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COMP211 Computer Logic Design. Lecture 3. Combinational Logic 1. Prof. Taeweon Suh Computer Science Education Korea University. Logic Circuits. A logic circuit is composed of Inputs Outputs Functional specification Relationship between inputs and outputs Timing specification

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COMP211 Computer Logic Design

Lecture 3. Combinational Logic 1

Prof. Taeweon Suh

Computer Science Education

Korea University

Logic Circuits
• A logic circuit is composed of
• Inputs
• Outputs
• Functional specification
• Relationship between inputs and outputs
• Timing specification
• Delay from inputs to outputs
• Nodes
• Inputs: A, B, C
• Outputs: Y, Z
• Internal: n1
• Circuit elements
• E1, E2, E3
Types of Logic Circuits
• Combinational Logic
• Outputs are determined by current values of inputs
• Thus, it is memoryless
• Sequential Logic
• Outputs are determined by previous and current values of inputs
• Thus, it has memory
Rules of Combinational Composition
• A circuit is combinational if
• Every node of the circuit is either designated as an input to the circuit or connects to exactly one output terminal of a circuit element
• The circuit contains no cyclic paths
• Every path through the circuit visits each circuit node at most once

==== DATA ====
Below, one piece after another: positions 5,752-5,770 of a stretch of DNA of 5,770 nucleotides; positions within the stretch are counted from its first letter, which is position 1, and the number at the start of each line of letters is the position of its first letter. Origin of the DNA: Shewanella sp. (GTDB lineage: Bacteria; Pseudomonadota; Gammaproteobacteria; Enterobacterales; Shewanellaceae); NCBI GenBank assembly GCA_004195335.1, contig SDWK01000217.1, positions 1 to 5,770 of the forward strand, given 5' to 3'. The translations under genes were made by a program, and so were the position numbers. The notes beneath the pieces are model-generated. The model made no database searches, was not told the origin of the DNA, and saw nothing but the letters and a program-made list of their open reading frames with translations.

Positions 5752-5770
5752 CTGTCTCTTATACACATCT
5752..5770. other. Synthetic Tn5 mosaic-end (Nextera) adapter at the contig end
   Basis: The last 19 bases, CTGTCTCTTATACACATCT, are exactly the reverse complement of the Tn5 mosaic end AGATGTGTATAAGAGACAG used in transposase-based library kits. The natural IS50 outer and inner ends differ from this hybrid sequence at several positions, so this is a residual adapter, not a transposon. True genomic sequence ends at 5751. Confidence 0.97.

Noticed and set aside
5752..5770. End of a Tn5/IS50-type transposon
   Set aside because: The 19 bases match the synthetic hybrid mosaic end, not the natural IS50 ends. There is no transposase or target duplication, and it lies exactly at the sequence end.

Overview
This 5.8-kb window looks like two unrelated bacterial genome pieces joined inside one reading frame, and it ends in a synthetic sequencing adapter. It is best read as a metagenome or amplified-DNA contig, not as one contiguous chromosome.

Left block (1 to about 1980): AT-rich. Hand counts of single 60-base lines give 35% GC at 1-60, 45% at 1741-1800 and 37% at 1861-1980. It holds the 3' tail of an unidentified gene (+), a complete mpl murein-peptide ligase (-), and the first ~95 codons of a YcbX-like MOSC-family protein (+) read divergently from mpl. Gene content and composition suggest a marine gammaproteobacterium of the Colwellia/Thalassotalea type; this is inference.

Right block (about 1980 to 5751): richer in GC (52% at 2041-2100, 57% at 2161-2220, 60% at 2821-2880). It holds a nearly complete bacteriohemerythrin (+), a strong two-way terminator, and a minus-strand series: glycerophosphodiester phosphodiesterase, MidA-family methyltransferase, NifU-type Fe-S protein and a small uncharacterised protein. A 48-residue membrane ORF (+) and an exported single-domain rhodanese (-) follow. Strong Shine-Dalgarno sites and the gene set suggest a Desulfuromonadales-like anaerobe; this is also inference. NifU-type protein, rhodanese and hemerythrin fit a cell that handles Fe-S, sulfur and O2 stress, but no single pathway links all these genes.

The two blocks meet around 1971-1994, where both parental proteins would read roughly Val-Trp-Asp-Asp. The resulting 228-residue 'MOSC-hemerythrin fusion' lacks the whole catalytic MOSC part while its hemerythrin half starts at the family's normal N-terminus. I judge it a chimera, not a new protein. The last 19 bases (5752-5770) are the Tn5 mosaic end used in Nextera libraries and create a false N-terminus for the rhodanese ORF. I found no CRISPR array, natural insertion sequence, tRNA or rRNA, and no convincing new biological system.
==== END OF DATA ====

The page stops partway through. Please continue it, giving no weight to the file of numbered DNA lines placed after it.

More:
• Every circuit element is itself combinational
• Select combinational logic?
Boolean Equations
• The functional specification of a combination logic is usually expressed as a truth table or a Boolean equation
• Truth table is in a tabular form
• Boolean equation is in an algebraic form

Truth table

S = F(A, B, Cin)

Cout = F(A, B, Cin)

Boolean equation

Terminology
• The complementof a variable A is A
• A variable or its complement is called literal
• ANDof one or more literals is called a productorimplicant
• Example: AB, ABC, B
• OR of one or more literals is called a sum
• Example: A + B
• Order of operations
• NOT has the highest precedence, followed by AND, then OR
• Example: Y = A + BC
Minterms
• A mintermis a product (AND) of literals involving all of the inputs to the function
• Each row in a truth table has a minterm that is truefor that row (and only that row)
Sum-of-Products (SOP) Form
• The function is formed by ORing the mintermsfor which the output is true
• Thus, a sum (OR) of products (AND terms)
• All Boolean equations can be written in SOP form

A B

A B

A B

A B

Y = F(A, B) = AB + AB

Maxterms
• A maxterm is a sum (OR) of literals involving all of the inputs to the function
• Each row in a truth table has a maxtermthat is falsefor that row (and only that row)
Product-of-Sums (POS) Form
• The function is formed by ANDing the maxtermsfor which the output is FALSE
• Thus, a product (AND) of sums (OR terms)
• All Boolean equations can be written in POS form

A + B

A + B

A + B

A + B

Y = F(A, B) = (A + B)(A + B)

Boolean Equation Example
• You are going to the cafeteria for lunch
• You won’t eat lunch (E: eat)
• If it’s not open (O: open)
• If they only serve corndogs (C: corndogs)
• Write a truth table and boolean equations (in SOP and POS) for determining if you will eat lunch (E)

1. SOP (sum-of-products)

E = OC

0

0

2. POS (product-of-sums)

1

0

E = (O + C)(O + C)(O + C)

When to Use SOP and POS?
• SOP produces a shorter equation when the output is true on only a few rows of a truth table
• POS is simpler when the output is false on only a few rows of a truth table
Boolean Algebra
• We just learned how to write the boolean equation given a truth table
• But, that expression does not necessarily lead to the simplest set of logic gates
• One way to simplify boolean equations is to use boolean algebra